• Children who attend a school beyond the statutory walking distance, as long as the local authority hasn't made suitable arrangements for the child to board at school, or to attend a school nearer to their home.
  • Children who are unable to walk safely to school because of the nature of the route. This applies even if the child lives within the statutory walking distance. The local authority must assess any risks a child might come across on the route. The risk assessment should take place at the times of the day that the pupil would use the route. The local authority should also take into account:
    • the child's age
    • whether an adult can accompany the child the width of road and whether there is a pavement
    • the volume and speed of traffic
    • street lighting
    • different conditions at different times of the year.
    • Children from low income families.  This includes children:
      • who are entitled to free school meals or
      • whose families receive the maximum level of Working Tax Credit.

      Primary age:
      children from low income families who are aged eight, but under 11, must have home to school transport arrangements made if they live more than two miles from the nearest qualifying school.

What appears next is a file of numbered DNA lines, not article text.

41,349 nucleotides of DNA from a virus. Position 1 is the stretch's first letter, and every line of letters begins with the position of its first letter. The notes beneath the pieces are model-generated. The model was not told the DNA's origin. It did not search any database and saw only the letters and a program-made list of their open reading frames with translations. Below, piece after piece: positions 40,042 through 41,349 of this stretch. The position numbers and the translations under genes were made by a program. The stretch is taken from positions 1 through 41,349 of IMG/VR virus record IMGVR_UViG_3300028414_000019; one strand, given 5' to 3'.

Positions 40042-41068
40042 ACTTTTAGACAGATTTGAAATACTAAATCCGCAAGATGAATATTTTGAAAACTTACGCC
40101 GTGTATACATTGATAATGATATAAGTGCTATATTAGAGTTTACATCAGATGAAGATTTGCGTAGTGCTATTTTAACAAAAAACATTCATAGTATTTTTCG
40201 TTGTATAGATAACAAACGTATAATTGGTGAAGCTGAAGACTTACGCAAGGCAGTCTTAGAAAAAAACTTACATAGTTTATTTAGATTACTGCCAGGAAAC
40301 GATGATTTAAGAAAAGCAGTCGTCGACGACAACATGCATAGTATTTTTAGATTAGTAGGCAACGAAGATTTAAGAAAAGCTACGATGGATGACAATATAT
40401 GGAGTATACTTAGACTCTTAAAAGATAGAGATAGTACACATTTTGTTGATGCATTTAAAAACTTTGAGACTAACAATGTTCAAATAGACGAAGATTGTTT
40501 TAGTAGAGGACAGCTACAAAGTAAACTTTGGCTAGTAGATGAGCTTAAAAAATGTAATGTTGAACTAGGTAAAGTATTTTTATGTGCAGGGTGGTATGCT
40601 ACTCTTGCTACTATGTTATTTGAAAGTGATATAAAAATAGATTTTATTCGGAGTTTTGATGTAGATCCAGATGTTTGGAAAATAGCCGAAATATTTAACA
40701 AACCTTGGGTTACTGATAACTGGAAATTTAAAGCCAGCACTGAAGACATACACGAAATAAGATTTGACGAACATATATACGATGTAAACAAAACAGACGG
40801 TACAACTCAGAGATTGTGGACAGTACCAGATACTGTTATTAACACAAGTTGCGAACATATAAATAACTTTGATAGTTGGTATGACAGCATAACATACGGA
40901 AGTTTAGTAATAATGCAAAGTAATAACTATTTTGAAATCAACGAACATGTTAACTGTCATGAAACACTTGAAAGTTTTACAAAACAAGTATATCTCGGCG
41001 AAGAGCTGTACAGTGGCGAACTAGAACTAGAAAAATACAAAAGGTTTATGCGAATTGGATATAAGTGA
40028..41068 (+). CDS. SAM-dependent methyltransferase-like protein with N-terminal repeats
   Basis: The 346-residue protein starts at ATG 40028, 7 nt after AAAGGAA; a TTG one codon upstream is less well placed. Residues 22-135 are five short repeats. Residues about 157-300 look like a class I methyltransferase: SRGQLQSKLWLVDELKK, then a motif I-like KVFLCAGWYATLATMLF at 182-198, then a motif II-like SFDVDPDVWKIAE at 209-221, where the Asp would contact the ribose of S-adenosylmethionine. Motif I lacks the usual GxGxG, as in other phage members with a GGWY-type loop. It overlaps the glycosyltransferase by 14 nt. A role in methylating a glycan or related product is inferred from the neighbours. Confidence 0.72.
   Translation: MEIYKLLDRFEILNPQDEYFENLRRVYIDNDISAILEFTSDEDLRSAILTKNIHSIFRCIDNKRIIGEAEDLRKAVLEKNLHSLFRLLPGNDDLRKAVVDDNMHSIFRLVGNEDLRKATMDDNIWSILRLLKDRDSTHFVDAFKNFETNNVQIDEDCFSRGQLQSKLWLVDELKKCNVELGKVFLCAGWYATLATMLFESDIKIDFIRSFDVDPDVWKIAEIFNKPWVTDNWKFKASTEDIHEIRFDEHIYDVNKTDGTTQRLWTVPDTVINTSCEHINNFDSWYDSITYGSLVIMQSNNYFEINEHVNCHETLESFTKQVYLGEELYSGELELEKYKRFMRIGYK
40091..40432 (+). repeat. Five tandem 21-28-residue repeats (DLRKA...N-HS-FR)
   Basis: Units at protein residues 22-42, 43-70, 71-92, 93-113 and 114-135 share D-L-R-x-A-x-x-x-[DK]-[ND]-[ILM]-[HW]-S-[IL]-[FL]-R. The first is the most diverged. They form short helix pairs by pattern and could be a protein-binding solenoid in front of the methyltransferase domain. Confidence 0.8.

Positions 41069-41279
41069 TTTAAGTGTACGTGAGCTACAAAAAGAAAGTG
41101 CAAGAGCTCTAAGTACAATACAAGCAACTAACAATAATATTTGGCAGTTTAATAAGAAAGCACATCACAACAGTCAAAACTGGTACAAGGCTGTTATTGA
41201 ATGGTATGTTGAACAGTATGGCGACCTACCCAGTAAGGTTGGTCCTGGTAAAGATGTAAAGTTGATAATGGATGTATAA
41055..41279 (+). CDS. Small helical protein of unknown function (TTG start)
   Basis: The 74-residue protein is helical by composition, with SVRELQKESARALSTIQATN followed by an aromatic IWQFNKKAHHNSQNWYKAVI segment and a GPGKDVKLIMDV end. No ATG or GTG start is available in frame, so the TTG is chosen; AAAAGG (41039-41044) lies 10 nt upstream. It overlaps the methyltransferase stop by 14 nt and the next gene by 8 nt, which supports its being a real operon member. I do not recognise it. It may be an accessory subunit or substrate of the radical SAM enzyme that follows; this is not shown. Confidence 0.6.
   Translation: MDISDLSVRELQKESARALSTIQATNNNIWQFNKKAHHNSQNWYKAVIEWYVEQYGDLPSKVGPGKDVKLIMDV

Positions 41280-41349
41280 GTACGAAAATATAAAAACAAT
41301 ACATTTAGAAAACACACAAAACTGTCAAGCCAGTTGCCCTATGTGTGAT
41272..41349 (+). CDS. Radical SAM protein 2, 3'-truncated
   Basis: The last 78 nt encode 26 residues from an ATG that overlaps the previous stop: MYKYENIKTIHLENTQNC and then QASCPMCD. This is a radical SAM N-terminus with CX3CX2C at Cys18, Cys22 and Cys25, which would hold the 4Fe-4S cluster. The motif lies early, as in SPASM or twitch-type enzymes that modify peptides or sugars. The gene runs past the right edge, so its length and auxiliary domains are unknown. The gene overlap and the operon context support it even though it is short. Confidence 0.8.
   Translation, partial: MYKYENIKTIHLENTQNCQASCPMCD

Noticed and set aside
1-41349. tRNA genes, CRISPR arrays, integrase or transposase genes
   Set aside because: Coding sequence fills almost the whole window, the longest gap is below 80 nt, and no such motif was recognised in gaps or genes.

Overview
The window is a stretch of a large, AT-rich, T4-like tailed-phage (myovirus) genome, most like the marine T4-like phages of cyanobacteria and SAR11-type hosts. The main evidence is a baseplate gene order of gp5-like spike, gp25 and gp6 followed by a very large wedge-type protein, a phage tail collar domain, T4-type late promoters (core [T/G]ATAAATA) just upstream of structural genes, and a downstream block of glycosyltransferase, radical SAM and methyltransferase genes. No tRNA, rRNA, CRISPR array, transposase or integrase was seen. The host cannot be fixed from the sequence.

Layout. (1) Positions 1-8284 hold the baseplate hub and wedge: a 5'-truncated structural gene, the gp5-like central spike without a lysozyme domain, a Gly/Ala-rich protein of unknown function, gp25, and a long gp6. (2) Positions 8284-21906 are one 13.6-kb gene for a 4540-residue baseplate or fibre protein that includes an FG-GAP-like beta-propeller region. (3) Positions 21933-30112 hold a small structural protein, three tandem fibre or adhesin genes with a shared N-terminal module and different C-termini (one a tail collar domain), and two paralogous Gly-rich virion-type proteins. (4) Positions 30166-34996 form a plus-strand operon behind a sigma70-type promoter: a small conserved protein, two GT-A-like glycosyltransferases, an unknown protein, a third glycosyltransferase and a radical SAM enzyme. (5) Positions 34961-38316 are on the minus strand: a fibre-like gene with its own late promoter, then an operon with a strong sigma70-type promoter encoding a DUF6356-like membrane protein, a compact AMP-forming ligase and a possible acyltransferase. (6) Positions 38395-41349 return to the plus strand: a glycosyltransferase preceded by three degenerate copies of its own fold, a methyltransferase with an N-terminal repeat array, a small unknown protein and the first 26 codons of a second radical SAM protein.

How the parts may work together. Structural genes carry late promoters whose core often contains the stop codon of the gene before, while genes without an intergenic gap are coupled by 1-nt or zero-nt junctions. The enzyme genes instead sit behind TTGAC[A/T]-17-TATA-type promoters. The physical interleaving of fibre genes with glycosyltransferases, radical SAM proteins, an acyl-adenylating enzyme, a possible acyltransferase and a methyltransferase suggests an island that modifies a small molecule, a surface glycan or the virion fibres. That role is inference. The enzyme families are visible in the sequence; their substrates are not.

Secondary age: children from low income families who are aged 11 or over must have home to school transport arrangements made to one of their three nearest qualifying schools, where they live more than two miles, but not more than six miles, from that school. Where a parent has expressed a preference for their child to attend a particular school on the grounds of religion or belief, home to school transport arrangements must be made if the school is over two miles, but not more than 15 miles, from home.

      Suitable arrangements

      The local authority has a duty to make sure that travel arrangements are suitable. This term is not fully explained in law. However, case law (R v Hereford and Worcester CC ex parte P (1992)) has judged that home to school transport should not cause the child undue stress, strain or difficulty that would prevent him/her from benefiting from the education the school has to offer.

      Suitable transport arrangements may therefore depend on a number of things:

      • the child must reach school without such stress, strain, or difficulty that would prevent them from being able to benefit from the education being provided
      • the child must also travel in reasonable safety and in reasonable comfort.


      Guidance issued by the Department of Education states that it would not be considered suitable for a child to make several changes of public transport which results in an unreasonably long journey.